New Trade Theory
LEARNING OBJECTIVE 2
Summarize the different theories explaining trade flows between nations.
The new trade theory began to emerge in the 1970s when a number of economists pointed out that the ability of firms to attain economies of scale might have important implications for international trade.30 Economies of scale are unit cost reductions associated with a large scale of output. Economies of scale have a number of sources, including the ability to spread fixed costs over a large volume and the ability of large-volume producers to utilize specialized employees and equipment that are more productive than less specialized employees and equipment. Economies of scale are a major source of cost reductions in many industries, from computer software to automobiles and from pharmaceuticals to aerospace. For example, Microsoft realizes economies of scale by spreading the fixed costs of developing new versions of its Windows operating system, which runs to about $5 billion, over the 250 million or so personal computers upon which each new system is ultimately installed. Similarly, automobile companies realize economies of scale by producing a high volume of automobiles from an assembly line where each employee has a specialized task.
Economies of Scale
Cost advantages associated with large-scale production.
New trade theory makes two important points: First, through its impact on economies of scale, trade can increase the variety of goods available to consumers and decrease the average cost of those goods. Second, in those industries when the output required to attain economies of scale represents a significant proportion of total world demand, the global market may be able to support only a small number of enterprises. Thus, world trade in certain products may be dominated by countries whose firms were first movers in their production.
INCREASING PRODUCT VARIETY AND REDUCING COSTS
LEARNING OBJECTIVE 3
Recognize why many economists believe that unrestricted free trade between nations will raise the economic welfare of countries that participate in a free trade system.
Imagine first a world without trade. In industries where economies of scale are important, both the variety of goods that a country can produce and the scale of production are limited by the size of the market. If a national market is small, there may not be enough demand to enable producers to realize economies of scale for certain products. Accordingly, those products may not be produced, thereby limiting the variety of products available to consumers. Alternatively, they may be produced, but at such low volumes that unit costs and prices are considerably higher than they might be if economies of scale could be realized.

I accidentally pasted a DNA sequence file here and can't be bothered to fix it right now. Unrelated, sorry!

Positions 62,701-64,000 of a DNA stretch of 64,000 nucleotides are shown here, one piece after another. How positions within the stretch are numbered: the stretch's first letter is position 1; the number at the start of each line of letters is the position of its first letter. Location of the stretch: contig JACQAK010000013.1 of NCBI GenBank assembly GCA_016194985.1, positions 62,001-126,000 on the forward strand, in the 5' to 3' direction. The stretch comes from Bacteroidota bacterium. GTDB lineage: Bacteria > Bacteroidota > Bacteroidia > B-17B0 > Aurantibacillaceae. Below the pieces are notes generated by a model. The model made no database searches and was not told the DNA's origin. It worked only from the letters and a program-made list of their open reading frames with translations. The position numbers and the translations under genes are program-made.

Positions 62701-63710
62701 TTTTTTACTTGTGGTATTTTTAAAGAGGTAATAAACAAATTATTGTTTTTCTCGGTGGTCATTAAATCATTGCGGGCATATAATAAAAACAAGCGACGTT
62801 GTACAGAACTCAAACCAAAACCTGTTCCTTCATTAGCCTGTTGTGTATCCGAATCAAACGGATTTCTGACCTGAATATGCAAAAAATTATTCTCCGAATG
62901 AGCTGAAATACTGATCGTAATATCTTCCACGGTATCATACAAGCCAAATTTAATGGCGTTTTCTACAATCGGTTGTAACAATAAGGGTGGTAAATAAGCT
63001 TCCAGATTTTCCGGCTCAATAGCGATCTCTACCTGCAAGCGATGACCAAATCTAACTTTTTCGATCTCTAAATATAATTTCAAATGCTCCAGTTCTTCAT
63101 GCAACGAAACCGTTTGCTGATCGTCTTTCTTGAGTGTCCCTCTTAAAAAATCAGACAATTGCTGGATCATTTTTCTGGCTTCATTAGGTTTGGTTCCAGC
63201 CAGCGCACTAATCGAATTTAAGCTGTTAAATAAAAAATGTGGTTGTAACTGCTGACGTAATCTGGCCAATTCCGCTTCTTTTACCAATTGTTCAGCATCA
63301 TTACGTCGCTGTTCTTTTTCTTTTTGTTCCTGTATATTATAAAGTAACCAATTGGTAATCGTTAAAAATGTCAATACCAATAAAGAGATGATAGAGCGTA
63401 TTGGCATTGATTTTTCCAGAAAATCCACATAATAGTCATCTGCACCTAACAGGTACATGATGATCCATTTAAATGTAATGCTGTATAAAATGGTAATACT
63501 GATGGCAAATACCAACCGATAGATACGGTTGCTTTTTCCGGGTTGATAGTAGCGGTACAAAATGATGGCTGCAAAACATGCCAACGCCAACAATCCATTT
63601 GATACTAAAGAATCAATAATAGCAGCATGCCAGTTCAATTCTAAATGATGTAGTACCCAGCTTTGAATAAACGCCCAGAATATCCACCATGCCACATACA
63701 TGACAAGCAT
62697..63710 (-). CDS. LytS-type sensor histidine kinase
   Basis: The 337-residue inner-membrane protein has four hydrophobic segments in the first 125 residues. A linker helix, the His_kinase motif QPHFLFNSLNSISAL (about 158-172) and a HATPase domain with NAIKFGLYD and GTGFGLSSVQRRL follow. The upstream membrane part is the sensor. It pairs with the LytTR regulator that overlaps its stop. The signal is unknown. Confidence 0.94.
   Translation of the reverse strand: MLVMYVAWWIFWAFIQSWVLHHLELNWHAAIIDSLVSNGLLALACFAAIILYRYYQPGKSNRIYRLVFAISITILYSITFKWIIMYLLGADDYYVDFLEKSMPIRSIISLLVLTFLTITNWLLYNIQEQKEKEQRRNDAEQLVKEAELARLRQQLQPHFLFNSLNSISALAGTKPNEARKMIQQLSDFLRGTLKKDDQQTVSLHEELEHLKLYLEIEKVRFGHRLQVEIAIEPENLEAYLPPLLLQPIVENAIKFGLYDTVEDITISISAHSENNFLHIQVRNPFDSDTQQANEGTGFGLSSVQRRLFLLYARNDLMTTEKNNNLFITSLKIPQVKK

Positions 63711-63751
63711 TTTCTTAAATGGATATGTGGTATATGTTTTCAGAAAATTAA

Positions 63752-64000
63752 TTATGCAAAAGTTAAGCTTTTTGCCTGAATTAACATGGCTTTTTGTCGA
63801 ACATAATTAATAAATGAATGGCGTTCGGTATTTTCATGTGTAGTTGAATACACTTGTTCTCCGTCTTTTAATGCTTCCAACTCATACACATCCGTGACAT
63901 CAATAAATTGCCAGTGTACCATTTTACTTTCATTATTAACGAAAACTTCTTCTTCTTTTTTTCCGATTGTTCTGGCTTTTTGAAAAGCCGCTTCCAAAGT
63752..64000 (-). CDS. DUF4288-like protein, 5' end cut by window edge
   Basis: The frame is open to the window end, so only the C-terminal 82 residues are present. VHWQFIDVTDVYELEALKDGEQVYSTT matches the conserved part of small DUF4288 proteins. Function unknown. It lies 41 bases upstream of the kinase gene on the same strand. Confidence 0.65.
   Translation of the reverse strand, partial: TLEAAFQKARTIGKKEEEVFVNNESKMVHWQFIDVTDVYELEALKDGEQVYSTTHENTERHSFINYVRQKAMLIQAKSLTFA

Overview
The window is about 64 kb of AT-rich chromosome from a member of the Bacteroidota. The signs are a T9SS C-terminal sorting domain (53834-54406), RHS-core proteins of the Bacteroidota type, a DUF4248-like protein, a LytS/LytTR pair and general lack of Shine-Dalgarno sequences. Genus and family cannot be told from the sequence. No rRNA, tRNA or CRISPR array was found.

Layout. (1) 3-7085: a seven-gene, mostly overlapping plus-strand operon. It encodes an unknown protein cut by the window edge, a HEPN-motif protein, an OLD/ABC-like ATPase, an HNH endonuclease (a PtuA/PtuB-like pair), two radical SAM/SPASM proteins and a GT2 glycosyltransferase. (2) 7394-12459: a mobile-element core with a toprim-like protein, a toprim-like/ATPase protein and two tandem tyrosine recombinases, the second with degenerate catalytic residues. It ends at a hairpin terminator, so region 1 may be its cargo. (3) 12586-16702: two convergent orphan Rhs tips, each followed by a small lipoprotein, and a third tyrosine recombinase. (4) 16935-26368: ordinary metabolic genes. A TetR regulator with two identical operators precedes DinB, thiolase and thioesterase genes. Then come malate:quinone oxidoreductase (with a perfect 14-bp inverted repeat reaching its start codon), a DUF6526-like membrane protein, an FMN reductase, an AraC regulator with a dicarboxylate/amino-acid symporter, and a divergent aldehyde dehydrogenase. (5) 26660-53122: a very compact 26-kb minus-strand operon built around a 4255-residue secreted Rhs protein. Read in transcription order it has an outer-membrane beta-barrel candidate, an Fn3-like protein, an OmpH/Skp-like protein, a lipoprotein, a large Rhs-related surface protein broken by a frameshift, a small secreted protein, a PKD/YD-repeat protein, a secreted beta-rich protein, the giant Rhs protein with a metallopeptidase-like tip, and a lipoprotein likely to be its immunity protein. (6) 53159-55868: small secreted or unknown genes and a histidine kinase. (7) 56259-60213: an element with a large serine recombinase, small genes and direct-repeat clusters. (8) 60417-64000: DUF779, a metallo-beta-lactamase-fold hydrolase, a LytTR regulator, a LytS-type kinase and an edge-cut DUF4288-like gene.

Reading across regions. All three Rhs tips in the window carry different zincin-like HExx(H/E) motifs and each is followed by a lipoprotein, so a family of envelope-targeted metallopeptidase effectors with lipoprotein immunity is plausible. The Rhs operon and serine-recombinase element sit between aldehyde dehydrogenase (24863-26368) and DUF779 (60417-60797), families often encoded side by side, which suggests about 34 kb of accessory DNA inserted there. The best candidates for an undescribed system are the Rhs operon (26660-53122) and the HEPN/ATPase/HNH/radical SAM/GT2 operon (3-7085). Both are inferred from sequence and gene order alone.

Now consider what happens when nations trade with each other. Individual national markets are combined into a larger world market. As the size of the market expands due to trade, individual firms may be able to better attain economies of scale. The implication, according to new trade theory, is that each nation may be able to specialize in producing a narrower range of products than it would in the absence of trade, yet by buying goods that it does not make from other countries, each nation can simultaneously increase the variety of goods available to its consumers and lower the costs of those goods—thus trade offers an opportunity for mutual gain even when countries do not differ in their resource endowments or technology.
Suppose there are two countries, each with an annual market for 1 million automobiles. By trading with each other, these countries can create a combined market for 2 million cars. In this combined market, due to the ability to better realize economies of scale, more varieties (models) of cars can be produced, and cars can be produced at a lower average cost, than in either market alone. For example, demand for a sports car may be limited to 55,000 units in each national market, while a total output of at least 100,000 per year may be required to realize significant scale economies. Similarly, demand for a minivan may be 80,000 units in each national market, and again a total output of at least 100,000 per year may be required to realize significant scale economies.
Faced with limited domestic market demand, firms in each nation may decide not to produce a sports car, because the costs of doing so at such low volume are too great. Although they may produce minivans, the cost of doing so will be higher, as will prices, than if significant economies of scale had been attained. Once the two countries decide to trade, however, a firm in one nation may specialize in producing sports cars, while a firm in the other nation may produce minivans. The combined demand for 110,000 sports cars and 160,000 minivans allows each firm to realize scale economies. Consumers in this case benefit from having access to a product (sports cars) that was not available before international trade and from the lower price for a product (minivans) that could not be produced at the most efficient scale before international trade. Trade is thus mutually beneficial because it allows for the specialization of production, the realization of scale economies, the production of a greater variety of products, and lower prices.